The Senate voted this week to take its members off the payroll of special-interest groups - but only if a controversial campaign reform bill passes.
It voted to ban senators from keeping "honorariums," or fees for giving speeches. Special-interest groups may pay them up to $2,000 per speech. Actually, a speech is not necessary - with the money often paid if members simply go on factory tours or show up to shake hands.However, that ban is part of a campaign reform bill that has only slight chance of final passage because of competing interests among Democrats and Republicans, and the House and Senate. So the honorarium ban may never take effect. The Senate also took a similar vote last year on another bill that was never enacted.
Meanwhile, members have continued to pad their incomes with honorariums. In fact, financial disclosure forms that Utah's members filed last week show most of them earned at least a seventh of their total income from special-interest groups last year.
That was before the House banned honorariums beginning Jan. 1, 1990 (after giving itself a pay raise from $96,600 to $125,100 to compensate). And it was before the Senate voted Tuesday to maybe follow suit next Jan. 1 (without an additional pay raise from its current $101,900 salary level).
Disclosure forms show that Sen. Jake Garn, R-Utah, earned $42,500 in honorariums. He kept $27,300 and had $15,200 donated to charities. At least $9,500 of it came from finance groups interested in his job as ranking Republican on the Senate Banking Committee.
Senate rules allowed members to keep honorariums amounting up to $27,337. The rest must go to charity.
Sen. Orrin Hatch, R-Utah, earned $69,900 in honorariums. He kept $23,135 and donated $46,765 to charity. At least $12,500 of it came from labor and management groups interested in his job as ranking Republican on the Senate Labor and Human Resources Committee.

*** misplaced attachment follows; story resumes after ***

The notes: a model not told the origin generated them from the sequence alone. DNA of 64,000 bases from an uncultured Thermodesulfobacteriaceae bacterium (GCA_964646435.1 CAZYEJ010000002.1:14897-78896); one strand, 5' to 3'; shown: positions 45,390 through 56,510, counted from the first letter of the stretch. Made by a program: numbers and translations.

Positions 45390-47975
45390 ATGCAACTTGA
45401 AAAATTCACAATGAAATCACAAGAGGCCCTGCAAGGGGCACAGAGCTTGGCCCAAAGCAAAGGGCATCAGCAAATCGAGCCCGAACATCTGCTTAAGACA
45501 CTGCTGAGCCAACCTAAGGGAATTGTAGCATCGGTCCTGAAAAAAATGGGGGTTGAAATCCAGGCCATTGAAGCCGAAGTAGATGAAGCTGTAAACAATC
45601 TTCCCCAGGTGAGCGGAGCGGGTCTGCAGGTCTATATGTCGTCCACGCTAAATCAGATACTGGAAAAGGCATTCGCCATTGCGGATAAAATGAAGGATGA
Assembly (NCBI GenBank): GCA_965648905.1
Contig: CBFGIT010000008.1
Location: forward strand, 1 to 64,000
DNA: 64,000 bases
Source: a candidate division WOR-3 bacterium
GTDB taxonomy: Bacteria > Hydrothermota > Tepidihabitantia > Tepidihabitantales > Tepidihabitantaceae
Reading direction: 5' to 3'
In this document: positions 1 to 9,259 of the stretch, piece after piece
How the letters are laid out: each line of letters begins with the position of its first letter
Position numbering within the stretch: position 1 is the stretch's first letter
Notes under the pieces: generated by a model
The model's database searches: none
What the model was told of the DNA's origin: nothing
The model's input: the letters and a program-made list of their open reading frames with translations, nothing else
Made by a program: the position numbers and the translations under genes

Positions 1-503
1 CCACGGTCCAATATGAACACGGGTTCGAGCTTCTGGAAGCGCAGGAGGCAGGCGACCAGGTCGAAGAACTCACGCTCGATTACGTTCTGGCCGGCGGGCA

Rep. Jim Hansen, R-Utah, earned $24,500 in honorariums, and kept it all. At least $14,000 of it came from defense contractors interested in his position on the House Armed Services Committee.
House rules allow members to have kept honorariums amounting up to 30 percent of their 1990 salary. While the House banned keeping honorariums after Jan. 1, it still allows members to donate them to charity - which can bring some tax breaks and the goodwill of charities.
Freshman Rep. Bill Orton, D-Utah, did not take office until this year, and received no honorariums last year.
Rep. Wayne Owens, D-Utah, did not file his disclosure form by the deadline last week. For the fourth time in five years, he obtained an extension to file it later. But in 1989, he earned $12,000 in honorariums - half of it from companies controlled by his millionaire friend Ian Cumming.
Watchdog groups such as Common Cause have long claimed that special-interest groups may be buying votes with honorariums, and at least buy access to members of Congress. It contends Congress should pay itself a decent salary and ban honorariums to avoid the appearance of bribes.
Hatch and Garn - who through the years have shown they are honest people of high integrity - have been among the most adamant defenders of honorariums, and voted against the honorarium ban this week.
They say no senator would sell a vote for a $2,000 honorarium. They say honorariums help them raise the income they need to maintain homes in Washington and Utah without forcing a taxpayer-funded raise.
They say it also allows them to campaign for support of their positions. They say they give access to all groups - and pay is not necessary for it. And they add that all of their honorariums are listed each year for voters to decide if they were proper.
They also say groups that oppose their stands often pay to hear their views - which should be a sign that their votes are not influenced by honorariums. An example may be the $2,000 Hatch took last year from the Smokeless Tobacco Institute, even though he is a leading opponent of tobacco use.
Despite all those arguments, concern about honorariums will persist because, to paraphrase an old saying, if it walks like a bribe, smells like a bribe and brays like a bribe, it may be a bribe.
If the Senate wants to avoid the appearance of evil, it should also ban honorariums as the House did last year. And it should avoid lessening public trust even more through meaningless votes to attach supposed honorarium bans to bills that will never pass.